If you’re thinking about adopting an ex-military dog, you might have some questions about acclimating them to civilian life. While the idea might be daunting to some, it isn’t as challenging as one might expect. However, there are a few aspects that differ from the experience of adopting a non-working dog.
Before an ex-military dog is considered adoptable, they must pass a few tests, some of which determine whether it has suffered PTSD (post-traumatic stress disorder) or any other sort of prohibitive conditions. Those dogs who fail these tests (if they have PTSD, etc.) are not available for adoption into civilian homes. Keep this in mind as you consider your options, as the responsibility of caring for such a dog is not exponentially that of a regular dog: All they need is a little extra care.
For dogs, retirement is not dissimilar to how it might be for humans. Some find that they miss the work, and others might have difficulty winding down in calmer situations. However, in most cases, ex-military dogs are still young. They may have only been trained but have never actually gone on a live mission before. Therefore, it is important to provide your dog with the essentials that any other dog would get in either case.
For one, this includes a fenced-in yard. Ex-military or not, dogs need exercise and a place to call their own. There should also be enough space in your house to accommodate your dog, all of their toys, their bed, etc.
The Difference with a Military Dog
If there is one thing that ex-military dogs require more of than the average dog, it is stability. Even if they do not have post-traumatic stress disorder, they are likely prone to stress easily, especially in the first few weeks of adoption when they are in an entirely new environment.
For this reason, an important thing to keep in mind is your own presence. As their owner, an ex-military dog must know where you are at all times. Due to their background, they are more likely to be protective of you and might behave erratically if they don’t know you’re safe and sound. Routine is also important. If you aren’t doing so already, try to wake up at the same time every morning and take your dog outside at roughly the same hours every day. This kind of repeatable pattern makes it easier for a dog to feel safe and comfortable.
Your Military Dog Supplements
Sometimes, providing a safe environment and keeping to a daily routine isn’t enough. If your dog is continuing to be neurotic in the best of times, you might need to consider getting them nutritional supplements.
You might be aware of the effects of CBD on humans. But did you know that similar effects can be seen in dogs who take CBD as well? It can help to stabilize a dog’s mood, agitation, or anxiousness. Additionally, it might also improve other aspects of their quality of life. It doesn’t have to be for ex-military dogs: Dogs of all walks of life may find benefits in having CBD as a part of their regular diet.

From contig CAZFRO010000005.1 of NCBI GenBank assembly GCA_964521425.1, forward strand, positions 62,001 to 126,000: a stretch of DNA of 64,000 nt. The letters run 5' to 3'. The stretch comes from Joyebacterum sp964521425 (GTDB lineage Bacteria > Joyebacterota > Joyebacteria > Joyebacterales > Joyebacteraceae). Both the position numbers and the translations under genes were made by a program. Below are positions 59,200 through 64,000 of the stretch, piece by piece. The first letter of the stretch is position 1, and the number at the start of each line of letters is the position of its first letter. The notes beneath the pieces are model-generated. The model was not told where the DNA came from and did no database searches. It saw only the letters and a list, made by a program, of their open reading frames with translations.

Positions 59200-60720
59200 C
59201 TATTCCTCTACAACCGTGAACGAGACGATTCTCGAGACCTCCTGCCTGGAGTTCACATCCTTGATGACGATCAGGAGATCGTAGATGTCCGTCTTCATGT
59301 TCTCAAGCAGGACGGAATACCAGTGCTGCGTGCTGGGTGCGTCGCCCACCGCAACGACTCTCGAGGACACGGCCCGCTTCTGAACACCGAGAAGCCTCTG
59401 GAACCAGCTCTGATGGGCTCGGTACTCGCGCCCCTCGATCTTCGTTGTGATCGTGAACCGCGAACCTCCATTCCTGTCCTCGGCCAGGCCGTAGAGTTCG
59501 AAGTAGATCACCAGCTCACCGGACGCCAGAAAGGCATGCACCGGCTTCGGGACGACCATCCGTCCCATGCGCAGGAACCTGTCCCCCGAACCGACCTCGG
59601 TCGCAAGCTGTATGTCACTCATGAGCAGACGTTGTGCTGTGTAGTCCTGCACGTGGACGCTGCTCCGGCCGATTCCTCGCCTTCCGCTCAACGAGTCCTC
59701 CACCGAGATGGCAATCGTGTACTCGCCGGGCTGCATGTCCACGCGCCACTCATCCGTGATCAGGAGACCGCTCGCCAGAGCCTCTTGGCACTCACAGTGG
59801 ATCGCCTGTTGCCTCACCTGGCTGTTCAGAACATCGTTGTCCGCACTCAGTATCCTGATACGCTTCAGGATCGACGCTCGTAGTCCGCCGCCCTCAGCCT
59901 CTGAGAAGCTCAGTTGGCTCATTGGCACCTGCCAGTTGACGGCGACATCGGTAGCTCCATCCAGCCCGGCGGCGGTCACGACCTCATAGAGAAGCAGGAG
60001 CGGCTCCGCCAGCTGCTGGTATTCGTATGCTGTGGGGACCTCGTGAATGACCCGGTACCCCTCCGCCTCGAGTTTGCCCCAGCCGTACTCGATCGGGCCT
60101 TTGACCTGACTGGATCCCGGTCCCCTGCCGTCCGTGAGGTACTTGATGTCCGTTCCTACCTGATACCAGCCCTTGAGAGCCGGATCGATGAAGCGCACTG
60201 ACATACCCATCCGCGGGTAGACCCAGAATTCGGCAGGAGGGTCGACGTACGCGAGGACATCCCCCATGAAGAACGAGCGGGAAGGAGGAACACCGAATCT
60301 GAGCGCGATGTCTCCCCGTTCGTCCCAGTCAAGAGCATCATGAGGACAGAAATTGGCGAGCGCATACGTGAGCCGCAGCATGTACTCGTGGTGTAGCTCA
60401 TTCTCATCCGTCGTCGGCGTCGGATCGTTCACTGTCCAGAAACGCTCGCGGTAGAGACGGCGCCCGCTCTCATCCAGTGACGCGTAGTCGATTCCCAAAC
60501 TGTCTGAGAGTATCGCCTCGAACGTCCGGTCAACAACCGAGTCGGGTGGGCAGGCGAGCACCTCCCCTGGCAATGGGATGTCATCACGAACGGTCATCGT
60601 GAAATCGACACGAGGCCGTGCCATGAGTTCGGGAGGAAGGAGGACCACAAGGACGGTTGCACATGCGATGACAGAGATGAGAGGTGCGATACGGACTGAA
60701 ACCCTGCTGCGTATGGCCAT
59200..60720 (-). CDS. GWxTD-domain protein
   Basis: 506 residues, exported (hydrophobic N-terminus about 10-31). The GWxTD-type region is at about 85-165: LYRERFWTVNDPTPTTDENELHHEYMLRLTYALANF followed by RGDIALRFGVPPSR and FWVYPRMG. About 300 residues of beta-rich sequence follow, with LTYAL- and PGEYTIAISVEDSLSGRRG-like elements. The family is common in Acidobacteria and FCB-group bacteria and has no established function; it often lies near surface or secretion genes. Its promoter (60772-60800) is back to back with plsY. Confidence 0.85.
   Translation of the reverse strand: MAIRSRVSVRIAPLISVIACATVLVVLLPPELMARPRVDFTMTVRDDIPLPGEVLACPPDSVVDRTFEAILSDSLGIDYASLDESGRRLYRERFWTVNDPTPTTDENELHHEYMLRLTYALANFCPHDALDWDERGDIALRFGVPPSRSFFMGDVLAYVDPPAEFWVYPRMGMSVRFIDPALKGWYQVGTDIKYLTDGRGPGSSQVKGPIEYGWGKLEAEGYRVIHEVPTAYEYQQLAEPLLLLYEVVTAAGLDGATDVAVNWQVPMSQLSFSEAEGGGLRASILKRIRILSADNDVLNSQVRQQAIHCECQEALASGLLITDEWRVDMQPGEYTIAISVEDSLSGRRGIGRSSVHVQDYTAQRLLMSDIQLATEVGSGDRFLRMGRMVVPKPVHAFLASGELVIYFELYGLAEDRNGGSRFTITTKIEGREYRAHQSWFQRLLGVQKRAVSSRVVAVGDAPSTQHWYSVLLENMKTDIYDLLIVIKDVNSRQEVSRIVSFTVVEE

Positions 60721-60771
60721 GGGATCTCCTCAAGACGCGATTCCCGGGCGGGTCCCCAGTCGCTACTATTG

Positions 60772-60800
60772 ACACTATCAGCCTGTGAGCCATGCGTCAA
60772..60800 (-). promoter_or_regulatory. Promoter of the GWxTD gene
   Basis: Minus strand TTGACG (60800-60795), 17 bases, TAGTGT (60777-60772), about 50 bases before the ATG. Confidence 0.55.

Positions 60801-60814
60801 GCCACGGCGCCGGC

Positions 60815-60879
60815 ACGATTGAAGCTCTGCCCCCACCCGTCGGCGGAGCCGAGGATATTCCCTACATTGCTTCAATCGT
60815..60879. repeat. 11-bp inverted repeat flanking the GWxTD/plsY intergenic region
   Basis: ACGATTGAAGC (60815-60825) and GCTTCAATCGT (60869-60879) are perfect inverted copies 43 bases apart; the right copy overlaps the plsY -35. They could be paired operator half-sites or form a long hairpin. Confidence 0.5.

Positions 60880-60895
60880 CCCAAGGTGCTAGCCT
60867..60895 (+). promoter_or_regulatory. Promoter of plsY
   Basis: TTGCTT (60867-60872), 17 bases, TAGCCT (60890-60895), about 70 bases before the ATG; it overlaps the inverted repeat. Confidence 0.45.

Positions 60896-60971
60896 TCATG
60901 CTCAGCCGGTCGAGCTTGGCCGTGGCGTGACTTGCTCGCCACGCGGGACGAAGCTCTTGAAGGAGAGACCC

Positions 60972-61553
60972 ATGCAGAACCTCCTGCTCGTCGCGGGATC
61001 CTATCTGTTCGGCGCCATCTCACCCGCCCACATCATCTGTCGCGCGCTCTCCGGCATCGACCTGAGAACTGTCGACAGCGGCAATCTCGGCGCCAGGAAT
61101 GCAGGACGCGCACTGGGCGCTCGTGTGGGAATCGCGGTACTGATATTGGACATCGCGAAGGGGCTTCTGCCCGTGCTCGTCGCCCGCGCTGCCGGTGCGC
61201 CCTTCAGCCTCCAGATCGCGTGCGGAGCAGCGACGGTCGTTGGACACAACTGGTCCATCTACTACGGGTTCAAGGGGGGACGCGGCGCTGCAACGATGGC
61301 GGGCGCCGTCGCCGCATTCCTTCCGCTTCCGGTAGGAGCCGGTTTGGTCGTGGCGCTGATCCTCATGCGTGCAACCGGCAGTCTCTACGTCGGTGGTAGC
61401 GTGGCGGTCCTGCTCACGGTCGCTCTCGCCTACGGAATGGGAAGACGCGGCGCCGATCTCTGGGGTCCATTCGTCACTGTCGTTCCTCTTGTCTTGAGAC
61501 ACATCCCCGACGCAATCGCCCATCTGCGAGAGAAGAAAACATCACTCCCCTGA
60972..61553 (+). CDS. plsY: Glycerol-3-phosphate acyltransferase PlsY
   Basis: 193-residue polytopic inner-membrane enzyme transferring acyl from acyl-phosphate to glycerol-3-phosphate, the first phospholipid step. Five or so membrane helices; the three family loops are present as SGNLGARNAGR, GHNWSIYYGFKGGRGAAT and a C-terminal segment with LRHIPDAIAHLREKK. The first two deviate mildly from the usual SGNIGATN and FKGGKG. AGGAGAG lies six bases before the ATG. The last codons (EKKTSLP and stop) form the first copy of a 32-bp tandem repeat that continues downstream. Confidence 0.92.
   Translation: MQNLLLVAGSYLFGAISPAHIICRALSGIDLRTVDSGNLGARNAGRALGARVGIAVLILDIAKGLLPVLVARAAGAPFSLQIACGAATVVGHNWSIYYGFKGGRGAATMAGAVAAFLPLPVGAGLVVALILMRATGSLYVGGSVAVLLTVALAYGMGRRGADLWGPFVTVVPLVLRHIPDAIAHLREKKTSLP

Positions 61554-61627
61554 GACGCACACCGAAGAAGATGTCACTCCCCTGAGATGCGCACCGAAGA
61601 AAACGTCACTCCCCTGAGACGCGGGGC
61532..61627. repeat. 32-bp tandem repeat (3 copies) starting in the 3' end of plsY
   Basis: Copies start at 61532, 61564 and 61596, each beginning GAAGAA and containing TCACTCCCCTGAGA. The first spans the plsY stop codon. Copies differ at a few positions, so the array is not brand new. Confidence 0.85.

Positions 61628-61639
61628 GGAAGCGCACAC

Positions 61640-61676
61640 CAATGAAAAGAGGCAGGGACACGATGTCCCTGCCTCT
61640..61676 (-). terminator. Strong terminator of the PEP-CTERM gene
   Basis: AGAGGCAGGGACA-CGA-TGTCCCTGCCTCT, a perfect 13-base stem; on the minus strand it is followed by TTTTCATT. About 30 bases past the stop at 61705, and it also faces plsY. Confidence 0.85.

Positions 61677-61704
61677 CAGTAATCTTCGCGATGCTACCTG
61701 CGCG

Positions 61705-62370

That’s why The Hemp Doctor now offers CBD Dog Treats and Organic CBD Oil Pet Tincture. These phytocannabinoid-rich products are lab-tested and THC-free. Designed from the ground up to be easily digestible and quickly absorbed into the bloodstream, the effects are noticeable and fast.
If you are looking to adopt an ex-military dog there are plenty of steps you can take to be prepared. But one of the quickest and most painless steps is introducing CBD into your dog’s daily wellness routine.
Whether you decide to introduce our CBD Dog Treats or our Organic CBD Oil Pet Tincture as a dietary supplement for your adopted military dog, we’d like to offer some dosage recommendations to get you started.
First, understand that, just like humans, all dogs are different. They have different metabolisms and tolerances, so finding the right dosage will take some trial and error. We recommend starting with lighter doses and working your way up until you achieve the desired results in your pet.
We recommend that you start with 2 milligrams of CBD per 10 pounds of body weight. Because our CBD Dog Treats are premeasured to that dosage, you would just give your pet one treat per 10 pounds of body weight. If you are using our Organic Pet Tincture, you’re going to need to do some quick calculations.
To determine the number of milligrams in a dose, you need to calculate the number of milligrams contained in each milliliter of oil. We at The Hemp Doctor offer our pet tincture in 250, 500, and 1,000-milligram strengths. So let’s use our 500 mg strength as an example. You would divide the 500 mg strength by the 30 milliliters of oil in the bottle and come up with just over 16 mg per milliliter.
The next calculation you need to make is based on your pet’s body weight. Let’s say that you have an 80-pound ex-military dog. At 2 milligrams per 10 pounds of weight, your dog would need to start with a 16-milligram dose per day. Since our 500 mg strength contains around 16 mg per milliliter, you would simply need to dose just 1 milliliter per day.
We recommend giving your dog one half of a day’s dose in the morning and the other half at night. Keep an eye on your dog for the first day or two. If this amount doesn’t seem to be affecting them, increase the daily dose by 2 milligrams per 10 pounds of body weight until you achieve your desired results. Also, be on the lookout for symptoms like lethargy and diarrhea. These symptoms can indicate that your dog is getting too much CBD. If so, you would need to decrease the dosage at that point.
We’re Here to Answer Your Questions
If you have further questions about how our CBD pet supplements may help your four-pawed friend, or if you have questions about any item in our inventory, feel free to give us a call or contact us through our online form.